To be eligible for participation, a study participant was required to be at least 18 years old with type 1 or type 2 diabetes and have at least 1 eye with (1) an optical coherence tomography central subfield of 250 μm or greater, (2) a Snellen equivalent VA of 20/400 or better, and (3) DME as the primary cause of any decreased vision.
Each participant provided his or her medical history, which was also extracted from available medical records. Data collected included age, gender, race/ethnicity, diabetes type (1 or 2), and concomitant ocular conditions that might contribute to decreased VA.
All study procedures were performed during a single study visit by an experienced examiner certified by the DRCR.net for VA testing and/or refraction, and data were recorded on standardized forms. All study participants had 3 EVA tests performed on each eye: 1 EVA measurement performed using the refraction from an autorefractor and 2 EVA measurements performed using the DRCR.net manual refraction. Each EVA test was performed first on the right eye and then on the left eye. The VA technician was masked to the source of refraction in 92% and 93% of cases when the source was DRCR.net refraction and autorefraction, respectively (the technician was occasionally unmasked when only 1 technician was available to perform the testing). Tests were performed prior to dilation and prior to measurement of intraocular pressure. There was approximately a 5-minute rest period between each test.
For 112 study participants who participated in another DRCR.net protocol, the DRCR.net manual refraction and EVA measurement using the manual refraction (MR-EVAsuppl score) were performed according to the original protocol. A second refraction was then performed using an autorefractor. Two additional EVA measurements were then completed by a VA technician: (1) a second EVA measurement using the DRCR.net manual refraction (MR-EVA score) and (2) an EVA measurement using the autorefraction (AR-EVA score). The order of the 2 VA tests was randomized (Figure 1A), and study participants were masked during each VA test as to which refraction (autorefraction or manual refraction) was being used. The VA examiner was masked to the source of the refraction in 81% and 85% when the source was DRCR.net refraction and autorefraction, respectively.
For 370 study participants who did not participate in another DRCR.net protocol or who participated in another DRCR.net protocol without a protocol refraction or EVA test scheduled as part of their current visit, a DRCR.net manual refraction was performed in each eye in addition to a refraction using an autorefractor. Visual acuity was measured once in each eye using the DRCR.net manual refraction (MR-EVA score) and once in each eye using the autorefraction (AR-EVA score). The order of the 2 EVA tests was randomized. The VA examiner was masked to the source of the refraction in 95% and 95% when the source was DRCR.net refraction and autorefraction, respectively. An second, unmasked EVA measurement using the DRCR.net manual refraction (MR-EVAsuppl score) was completed last (Figure 1B).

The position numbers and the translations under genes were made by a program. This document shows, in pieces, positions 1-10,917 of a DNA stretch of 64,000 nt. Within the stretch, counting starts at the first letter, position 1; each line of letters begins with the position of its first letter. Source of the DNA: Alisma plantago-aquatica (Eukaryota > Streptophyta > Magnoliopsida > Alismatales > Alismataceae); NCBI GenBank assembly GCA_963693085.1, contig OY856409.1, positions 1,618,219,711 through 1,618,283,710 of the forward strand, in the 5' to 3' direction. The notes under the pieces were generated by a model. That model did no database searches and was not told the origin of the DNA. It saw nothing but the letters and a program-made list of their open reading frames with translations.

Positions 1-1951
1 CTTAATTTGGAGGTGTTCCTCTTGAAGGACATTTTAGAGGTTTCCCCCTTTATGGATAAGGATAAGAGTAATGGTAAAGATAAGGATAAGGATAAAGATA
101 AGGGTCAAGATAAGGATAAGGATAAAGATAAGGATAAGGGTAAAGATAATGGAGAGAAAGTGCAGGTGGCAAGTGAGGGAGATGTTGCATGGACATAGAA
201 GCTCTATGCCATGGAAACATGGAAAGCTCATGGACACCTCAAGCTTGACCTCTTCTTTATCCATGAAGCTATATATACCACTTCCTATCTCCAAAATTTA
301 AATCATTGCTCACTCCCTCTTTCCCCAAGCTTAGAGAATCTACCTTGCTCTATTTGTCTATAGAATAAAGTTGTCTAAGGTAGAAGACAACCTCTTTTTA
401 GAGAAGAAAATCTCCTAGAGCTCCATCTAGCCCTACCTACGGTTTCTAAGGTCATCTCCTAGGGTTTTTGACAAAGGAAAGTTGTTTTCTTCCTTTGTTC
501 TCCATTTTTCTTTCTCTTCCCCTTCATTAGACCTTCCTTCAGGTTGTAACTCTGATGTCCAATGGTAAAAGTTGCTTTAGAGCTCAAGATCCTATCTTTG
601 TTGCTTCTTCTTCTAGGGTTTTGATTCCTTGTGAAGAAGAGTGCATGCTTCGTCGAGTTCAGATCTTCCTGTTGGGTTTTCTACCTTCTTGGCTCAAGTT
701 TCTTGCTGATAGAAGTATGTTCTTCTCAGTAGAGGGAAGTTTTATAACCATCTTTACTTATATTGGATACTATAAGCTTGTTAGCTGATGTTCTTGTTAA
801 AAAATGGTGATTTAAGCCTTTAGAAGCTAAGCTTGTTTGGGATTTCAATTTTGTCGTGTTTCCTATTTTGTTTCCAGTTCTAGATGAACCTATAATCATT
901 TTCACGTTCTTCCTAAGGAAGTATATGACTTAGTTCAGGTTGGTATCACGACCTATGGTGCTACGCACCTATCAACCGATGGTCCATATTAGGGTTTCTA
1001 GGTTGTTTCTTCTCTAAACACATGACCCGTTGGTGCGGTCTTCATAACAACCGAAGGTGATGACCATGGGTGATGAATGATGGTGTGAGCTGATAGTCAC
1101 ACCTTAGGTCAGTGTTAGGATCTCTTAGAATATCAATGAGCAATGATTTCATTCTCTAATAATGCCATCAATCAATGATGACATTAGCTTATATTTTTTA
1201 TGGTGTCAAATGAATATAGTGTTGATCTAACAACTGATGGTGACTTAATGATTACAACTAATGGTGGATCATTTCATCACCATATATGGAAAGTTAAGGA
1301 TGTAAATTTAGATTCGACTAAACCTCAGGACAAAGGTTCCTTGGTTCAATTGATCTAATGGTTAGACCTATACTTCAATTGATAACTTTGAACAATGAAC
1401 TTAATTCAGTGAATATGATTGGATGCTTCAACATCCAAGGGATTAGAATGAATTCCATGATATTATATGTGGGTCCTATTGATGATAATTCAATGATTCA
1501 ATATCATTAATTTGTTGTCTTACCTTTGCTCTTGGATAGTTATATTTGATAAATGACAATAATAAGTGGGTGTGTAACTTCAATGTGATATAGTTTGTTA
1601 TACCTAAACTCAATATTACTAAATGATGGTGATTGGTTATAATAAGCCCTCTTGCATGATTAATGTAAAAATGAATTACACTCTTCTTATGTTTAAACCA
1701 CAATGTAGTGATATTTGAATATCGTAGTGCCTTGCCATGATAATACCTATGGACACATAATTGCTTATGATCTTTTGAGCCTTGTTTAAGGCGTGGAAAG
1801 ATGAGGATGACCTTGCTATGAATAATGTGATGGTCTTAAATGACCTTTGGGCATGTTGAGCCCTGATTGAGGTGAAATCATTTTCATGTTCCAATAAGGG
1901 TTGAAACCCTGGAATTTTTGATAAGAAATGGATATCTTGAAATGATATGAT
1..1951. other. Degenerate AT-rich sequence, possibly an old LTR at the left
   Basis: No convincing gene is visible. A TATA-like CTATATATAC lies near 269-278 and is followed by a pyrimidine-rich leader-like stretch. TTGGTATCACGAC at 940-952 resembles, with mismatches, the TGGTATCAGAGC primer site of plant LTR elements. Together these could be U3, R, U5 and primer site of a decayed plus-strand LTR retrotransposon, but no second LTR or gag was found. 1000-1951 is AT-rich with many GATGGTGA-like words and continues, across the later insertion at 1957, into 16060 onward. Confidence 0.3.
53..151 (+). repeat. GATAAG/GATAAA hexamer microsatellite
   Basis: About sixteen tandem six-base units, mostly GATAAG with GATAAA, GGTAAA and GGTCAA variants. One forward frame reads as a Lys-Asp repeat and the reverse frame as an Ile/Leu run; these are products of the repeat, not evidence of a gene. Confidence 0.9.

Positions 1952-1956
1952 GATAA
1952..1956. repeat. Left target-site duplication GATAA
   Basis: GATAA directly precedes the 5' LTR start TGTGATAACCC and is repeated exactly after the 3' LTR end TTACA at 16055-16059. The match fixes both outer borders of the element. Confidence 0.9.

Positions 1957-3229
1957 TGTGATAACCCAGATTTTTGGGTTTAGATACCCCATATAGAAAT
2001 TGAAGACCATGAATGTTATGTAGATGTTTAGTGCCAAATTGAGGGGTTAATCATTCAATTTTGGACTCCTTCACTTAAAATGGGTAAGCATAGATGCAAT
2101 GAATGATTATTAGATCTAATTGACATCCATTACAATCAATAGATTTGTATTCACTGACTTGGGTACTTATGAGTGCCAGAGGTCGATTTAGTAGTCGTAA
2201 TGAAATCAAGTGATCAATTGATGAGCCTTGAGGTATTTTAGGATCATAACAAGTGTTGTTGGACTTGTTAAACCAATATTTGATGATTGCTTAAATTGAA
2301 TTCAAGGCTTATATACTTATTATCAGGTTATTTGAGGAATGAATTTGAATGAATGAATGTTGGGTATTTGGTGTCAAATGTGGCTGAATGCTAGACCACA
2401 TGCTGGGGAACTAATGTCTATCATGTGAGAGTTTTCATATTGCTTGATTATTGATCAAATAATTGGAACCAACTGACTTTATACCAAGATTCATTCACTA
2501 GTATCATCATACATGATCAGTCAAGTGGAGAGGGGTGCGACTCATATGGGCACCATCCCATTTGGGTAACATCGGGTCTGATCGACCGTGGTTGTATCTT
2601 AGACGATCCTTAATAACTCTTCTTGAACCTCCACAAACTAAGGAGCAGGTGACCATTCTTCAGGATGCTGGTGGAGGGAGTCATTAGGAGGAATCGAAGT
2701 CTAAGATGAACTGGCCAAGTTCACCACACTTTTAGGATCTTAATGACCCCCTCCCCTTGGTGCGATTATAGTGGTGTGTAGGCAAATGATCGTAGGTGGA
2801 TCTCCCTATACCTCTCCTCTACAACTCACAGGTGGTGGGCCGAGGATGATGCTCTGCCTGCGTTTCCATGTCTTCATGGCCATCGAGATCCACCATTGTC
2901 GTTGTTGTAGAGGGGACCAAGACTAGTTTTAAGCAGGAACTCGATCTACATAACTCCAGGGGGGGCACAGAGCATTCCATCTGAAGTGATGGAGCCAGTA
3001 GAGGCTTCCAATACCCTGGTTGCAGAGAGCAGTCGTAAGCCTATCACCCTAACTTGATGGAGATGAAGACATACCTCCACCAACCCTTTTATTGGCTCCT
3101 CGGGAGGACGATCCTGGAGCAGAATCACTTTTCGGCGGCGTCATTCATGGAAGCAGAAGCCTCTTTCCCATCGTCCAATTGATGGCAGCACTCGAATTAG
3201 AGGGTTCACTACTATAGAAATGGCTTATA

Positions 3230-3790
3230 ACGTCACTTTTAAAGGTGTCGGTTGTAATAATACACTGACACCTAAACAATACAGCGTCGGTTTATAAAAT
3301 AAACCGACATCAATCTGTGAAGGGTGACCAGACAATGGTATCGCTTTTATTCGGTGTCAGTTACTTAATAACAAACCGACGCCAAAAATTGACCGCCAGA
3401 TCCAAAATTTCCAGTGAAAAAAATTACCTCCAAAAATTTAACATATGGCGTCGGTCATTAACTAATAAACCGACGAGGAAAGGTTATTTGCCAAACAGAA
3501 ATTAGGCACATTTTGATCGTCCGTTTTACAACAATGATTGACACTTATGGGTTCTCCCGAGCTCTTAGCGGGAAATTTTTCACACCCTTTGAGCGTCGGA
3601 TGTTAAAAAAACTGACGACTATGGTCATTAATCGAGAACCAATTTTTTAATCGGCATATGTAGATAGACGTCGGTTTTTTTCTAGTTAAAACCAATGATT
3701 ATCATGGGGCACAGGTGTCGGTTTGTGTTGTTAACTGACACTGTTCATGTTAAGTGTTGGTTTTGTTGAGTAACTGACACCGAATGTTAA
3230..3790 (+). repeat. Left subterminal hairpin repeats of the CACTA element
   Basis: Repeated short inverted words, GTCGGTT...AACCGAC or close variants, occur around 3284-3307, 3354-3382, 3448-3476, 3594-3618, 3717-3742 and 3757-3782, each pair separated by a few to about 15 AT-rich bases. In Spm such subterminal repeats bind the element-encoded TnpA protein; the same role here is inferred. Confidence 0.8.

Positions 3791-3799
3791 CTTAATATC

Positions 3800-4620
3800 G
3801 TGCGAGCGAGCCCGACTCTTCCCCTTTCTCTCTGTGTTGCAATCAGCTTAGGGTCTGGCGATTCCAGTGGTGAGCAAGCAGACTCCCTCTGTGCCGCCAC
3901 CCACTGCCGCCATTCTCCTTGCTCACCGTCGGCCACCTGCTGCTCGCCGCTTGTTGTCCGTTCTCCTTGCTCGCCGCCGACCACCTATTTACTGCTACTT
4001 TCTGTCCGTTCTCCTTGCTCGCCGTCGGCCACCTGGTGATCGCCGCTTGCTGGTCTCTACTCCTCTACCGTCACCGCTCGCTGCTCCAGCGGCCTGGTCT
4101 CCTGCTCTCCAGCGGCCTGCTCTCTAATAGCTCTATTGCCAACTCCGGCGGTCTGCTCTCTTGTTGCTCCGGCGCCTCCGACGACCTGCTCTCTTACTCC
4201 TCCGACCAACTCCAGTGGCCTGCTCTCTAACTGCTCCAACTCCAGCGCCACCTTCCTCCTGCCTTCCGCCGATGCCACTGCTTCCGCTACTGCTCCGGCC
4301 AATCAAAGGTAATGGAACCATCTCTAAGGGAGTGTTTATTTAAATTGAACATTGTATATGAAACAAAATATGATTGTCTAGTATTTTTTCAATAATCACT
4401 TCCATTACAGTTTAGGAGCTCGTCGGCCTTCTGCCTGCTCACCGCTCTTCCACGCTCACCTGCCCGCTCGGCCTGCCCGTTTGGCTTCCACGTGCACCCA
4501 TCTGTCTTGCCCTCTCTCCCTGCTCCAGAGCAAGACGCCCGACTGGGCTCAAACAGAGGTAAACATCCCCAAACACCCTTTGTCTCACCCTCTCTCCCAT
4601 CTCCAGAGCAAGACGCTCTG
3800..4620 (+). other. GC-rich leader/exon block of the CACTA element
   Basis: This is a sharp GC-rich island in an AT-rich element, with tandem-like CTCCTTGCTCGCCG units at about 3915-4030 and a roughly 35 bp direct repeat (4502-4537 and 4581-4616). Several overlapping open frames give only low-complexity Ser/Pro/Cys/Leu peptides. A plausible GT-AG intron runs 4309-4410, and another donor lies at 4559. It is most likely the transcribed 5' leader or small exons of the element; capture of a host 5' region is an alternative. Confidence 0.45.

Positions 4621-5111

Twenty-two different autorefractor models were used in our study, based on the availability at participating sites. The autorefractor models included in our study are listed in Table 1. The 3 most common types of autorefractors included those manufactured by Marco Nidek, Nidek, and Topcon. Of the Topcon models, the 8000 series autorefractors differed from the other autorefractor models included in our study in that they utilize a rotary prism technology that theoretically enables measurements of a wider retinal area through a smaller diameter pupil.
Eyes evaluated using portable autorefractors (eg, Nikon Retinomax), outdated and not commercially available technology (eg, Xinyuan fa-6000 and Topcon KR3000), or missing either of the MR-EVA scores were not included in the analyses (59 of 964 eyes [6%]). The refractive error transformation method originally described by Long9 and later modified by Harris10 and Thibos11 was used for the comparison between autorefraction and manual refraction. Refractive error data were transformed into a spherical equivalent and 2 Jackson-Cross cylinder powers with axes at 180° and 45° using the Thibos method, and the VDD was calculated from these transformations with a modified formula that scales the unit vector to match that of the Harris method. In addition, autorefraction and manual refraction were compared and were considered the “same” if the spherical equivalent difference was 0.25 D or less and if the cylinder difference was 0.25 D or less; “similar” if the spherical equivalent difference was greater than 0.25 D but less than or equal to 0.5 D, with a cylinder difference of less than or equal to 0.5 D or greater than or equal to 0.5 D and an axis difference of 10° or less; “very different” if the spherical equivalent difference was 2 D or greater, if the cylinder difference was greater than or equal to 2 D or greater than 1.5 D, and if the axis difference was 20° or greater; and “moderately different” if none of the these criteria were met.